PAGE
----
The Computer Vision and Geometry Lab of the Swiss Federal Institute of Technology (ETH Zurich, Switzerland) have developed a smartphone app that is able to create accurate 3D models in real time using a smartphone.
Current 3D scanners require complicated hardware to capture a 3D model of a real object which is a prohibitive cost to most 3D printer owners. This new app utilizes a smartphone’s camera and internal positioning sensors to create a 3D model.
Instead of taking a normal photograph, the user moves the phone around the object to be scanned and after a few motions, a 3D model appears on the phone’s screen. To provide extra detail or scope of the model the user keeps moving the phone and additional images are recorded automatically.
One advantage to this solution is that all calculations are performed directly on the phone, using it’s GPU, and the user gets immediate feedback. This means that the user can see how the scan is progressing and can select additional viewpoints to cover missing parts of the 3D model.
“This is an important advantage compared to solutions that batch process all the images in the cloud at a later time”, explains Marc Pollefeys, professor at the Institute for Visual Computing.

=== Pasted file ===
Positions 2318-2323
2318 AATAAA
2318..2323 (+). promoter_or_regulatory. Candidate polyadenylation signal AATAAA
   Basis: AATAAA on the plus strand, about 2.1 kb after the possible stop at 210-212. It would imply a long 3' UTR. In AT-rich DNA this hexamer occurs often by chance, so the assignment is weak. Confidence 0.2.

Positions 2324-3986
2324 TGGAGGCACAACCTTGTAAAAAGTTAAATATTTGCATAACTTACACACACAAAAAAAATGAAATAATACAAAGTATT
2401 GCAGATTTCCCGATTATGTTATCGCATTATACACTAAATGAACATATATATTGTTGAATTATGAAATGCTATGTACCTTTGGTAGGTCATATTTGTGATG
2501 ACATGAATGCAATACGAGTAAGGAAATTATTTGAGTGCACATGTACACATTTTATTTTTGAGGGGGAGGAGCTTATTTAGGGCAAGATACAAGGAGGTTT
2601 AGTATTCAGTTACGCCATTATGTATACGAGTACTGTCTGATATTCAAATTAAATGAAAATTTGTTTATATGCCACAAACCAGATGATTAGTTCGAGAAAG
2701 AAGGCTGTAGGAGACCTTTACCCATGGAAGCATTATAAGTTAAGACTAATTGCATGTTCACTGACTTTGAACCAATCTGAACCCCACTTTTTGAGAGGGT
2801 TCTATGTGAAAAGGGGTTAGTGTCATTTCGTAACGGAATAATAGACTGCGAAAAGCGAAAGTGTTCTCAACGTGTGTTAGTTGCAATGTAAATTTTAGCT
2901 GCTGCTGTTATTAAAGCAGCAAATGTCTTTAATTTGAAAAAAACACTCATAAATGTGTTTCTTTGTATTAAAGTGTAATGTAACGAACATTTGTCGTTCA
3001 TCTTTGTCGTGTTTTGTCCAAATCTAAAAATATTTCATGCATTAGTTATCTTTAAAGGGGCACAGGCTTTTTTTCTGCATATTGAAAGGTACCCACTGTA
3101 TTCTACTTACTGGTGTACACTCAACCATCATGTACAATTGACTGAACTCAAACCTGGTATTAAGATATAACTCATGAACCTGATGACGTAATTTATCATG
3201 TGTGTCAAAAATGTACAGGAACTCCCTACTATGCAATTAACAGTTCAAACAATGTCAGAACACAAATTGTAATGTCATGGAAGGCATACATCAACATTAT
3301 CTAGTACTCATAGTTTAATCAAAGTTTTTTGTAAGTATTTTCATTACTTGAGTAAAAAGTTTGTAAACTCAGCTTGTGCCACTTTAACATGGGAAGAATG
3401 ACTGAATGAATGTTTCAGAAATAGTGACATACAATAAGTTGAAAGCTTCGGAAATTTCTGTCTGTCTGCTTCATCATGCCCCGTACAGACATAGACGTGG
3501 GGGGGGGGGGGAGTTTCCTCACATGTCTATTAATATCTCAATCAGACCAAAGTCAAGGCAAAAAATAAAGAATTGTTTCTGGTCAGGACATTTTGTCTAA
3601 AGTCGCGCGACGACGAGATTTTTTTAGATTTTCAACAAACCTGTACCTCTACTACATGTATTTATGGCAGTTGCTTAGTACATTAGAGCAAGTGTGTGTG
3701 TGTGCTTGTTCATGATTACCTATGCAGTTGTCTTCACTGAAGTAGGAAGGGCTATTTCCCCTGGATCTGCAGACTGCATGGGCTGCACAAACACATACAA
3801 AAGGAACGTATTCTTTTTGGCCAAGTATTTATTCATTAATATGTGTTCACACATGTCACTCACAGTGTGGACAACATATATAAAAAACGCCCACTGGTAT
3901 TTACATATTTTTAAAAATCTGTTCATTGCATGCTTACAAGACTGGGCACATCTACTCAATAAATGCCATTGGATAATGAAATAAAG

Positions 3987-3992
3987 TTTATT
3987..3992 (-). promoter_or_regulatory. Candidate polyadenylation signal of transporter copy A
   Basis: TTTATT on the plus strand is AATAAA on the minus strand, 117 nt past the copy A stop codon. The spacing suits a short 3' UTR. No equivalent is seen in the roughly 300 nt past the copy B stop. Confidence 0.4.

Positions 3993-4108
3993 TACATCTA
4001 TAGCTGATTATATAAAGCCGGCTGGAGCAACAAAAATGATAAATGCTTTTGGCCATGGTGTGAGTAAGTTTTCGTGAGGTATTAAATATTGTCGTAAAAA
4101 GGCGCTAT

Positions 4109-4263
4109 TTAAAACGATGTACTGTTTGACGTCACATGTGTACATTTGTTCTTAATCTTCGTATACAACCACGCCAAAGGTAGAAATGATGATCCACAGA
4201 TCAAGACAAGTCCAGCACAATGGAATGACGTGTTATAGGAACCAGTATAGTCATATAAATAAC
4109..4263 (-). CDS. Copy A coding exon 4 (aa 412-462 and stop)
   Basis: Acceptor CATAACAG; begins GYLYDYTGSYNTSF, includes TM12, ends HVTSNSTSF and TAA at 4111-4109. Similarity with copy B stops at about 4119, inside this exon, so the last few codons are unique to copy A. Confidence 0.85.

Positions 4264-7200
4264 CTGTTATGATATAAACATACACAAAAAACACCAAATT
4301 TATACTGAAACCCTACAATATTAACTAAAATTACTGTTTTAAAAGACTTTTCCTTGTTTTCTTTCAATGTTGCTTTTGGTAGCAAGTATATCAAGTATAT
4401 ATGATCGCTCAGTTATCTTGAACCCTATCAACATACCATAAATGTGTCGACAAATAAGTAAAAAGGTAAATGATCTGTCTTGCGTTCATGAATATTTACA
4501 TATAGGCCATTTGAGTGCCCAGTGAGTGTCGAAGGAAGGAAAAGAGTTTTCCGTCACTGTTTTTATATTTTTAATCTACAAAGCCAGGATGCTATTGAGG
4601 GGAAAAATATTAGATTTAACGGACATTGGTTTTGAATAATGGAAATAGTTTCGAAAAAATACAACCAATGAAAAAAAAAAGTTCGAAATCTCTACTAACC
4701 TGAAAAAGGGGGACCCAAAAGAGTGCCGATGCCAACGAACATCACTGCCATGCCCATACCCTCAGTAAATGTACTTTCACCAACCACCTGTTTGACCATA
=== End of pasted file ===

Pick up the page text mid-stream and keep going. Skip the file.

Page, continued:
Having a solution on a mobile phone allows anyone to make 3D scans of objects on-the-fly anywhere. The approach works in a wide variety of settings, including low-light conditions such as inside a museum or outdoors.
Using this app 3D printer owners can easily scan all sorts of objects using their phone and then work on them later to optimize them for 3D printing.
A couple of years ago only the fastest desktop computers would be able to run scanning software of this kind due to the hugely complicated number crunching required. But as Smartphones have become quite powerful computers in the last couple of years they are now able to run the software, due to powerful graphics co-processors (GPUs). Because of the complexity of the calculations needed to reconstruct hundreds of thousands of points, the GPU of the phone is used to enable a faster reconstruction and increase interactivity for the user.